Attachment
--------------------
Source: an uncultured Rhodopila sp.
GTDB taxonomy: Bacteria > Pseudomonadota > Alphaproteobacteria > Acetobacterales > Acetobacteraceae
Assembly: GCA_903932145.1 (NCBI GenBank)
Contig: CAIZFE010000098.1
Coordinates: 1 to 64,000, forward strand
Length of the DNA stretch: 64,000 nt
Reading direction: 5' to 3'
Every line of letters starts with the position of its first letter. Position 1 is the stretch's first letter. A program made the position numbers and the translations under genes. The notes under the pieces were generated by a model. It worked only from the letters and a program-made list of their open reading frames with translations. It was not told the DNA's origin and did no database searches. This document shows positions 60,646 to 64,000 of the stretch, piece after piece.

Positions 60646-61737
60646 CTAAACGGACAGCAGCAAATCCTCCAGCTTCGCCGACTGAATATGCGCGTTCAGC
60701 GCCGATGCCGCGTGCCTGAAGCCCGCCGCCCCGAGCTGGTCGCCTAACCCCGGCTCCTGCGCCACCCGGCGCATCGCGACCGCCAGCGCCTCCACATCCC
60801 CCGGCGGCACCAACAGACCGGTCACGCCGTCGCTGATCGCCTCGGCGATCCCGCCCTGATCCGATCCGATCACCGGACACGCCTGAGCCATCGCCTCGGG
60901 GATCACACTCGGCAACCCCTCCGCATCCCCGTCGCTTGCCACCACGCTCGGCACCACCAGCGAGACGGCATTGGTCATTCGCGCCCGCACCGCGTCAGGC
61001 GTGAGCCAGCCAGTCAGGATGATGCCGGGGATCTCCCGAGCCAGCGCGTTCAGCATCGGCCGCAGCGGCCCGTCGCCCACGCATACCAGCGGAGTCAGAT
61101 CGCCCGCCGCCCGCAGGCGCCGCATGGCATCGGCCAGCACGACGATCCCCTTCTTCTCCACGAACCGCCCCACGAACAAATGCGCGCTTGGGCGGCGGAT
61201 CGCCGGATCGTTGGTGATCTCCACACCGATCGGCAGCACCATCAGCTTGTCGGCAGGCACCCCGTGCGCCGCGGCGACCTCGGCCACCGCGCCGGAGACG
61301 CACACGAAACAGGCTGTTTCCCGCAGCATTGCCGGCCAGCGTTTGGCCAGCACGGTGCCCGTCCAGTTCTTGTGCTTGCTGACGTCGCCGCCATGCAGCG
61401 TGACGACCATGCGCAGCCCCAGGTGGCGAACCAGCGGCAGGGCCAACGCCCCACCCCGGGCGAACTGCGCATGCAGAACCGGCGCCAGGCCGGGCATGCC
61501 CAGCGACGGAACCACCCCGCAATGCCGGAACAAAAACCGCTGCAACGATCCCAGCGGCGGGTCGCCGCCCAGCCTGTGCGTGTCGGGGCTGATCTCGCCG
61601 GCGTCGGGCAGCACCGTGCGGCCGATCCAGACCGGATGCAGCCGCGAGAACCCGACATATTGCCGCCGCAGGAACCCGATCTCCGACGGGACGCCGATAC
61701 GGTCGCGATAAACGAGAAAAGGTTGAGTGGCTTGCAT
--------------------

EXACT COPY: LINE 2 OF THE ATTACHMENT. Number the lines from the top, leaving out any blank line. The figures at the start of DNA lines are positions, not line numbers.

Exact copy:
GTDB taxonomy: Bacteria > Pseudomonadota > Alphaproteobacteria > Acetobacterales > Acetobacteraceae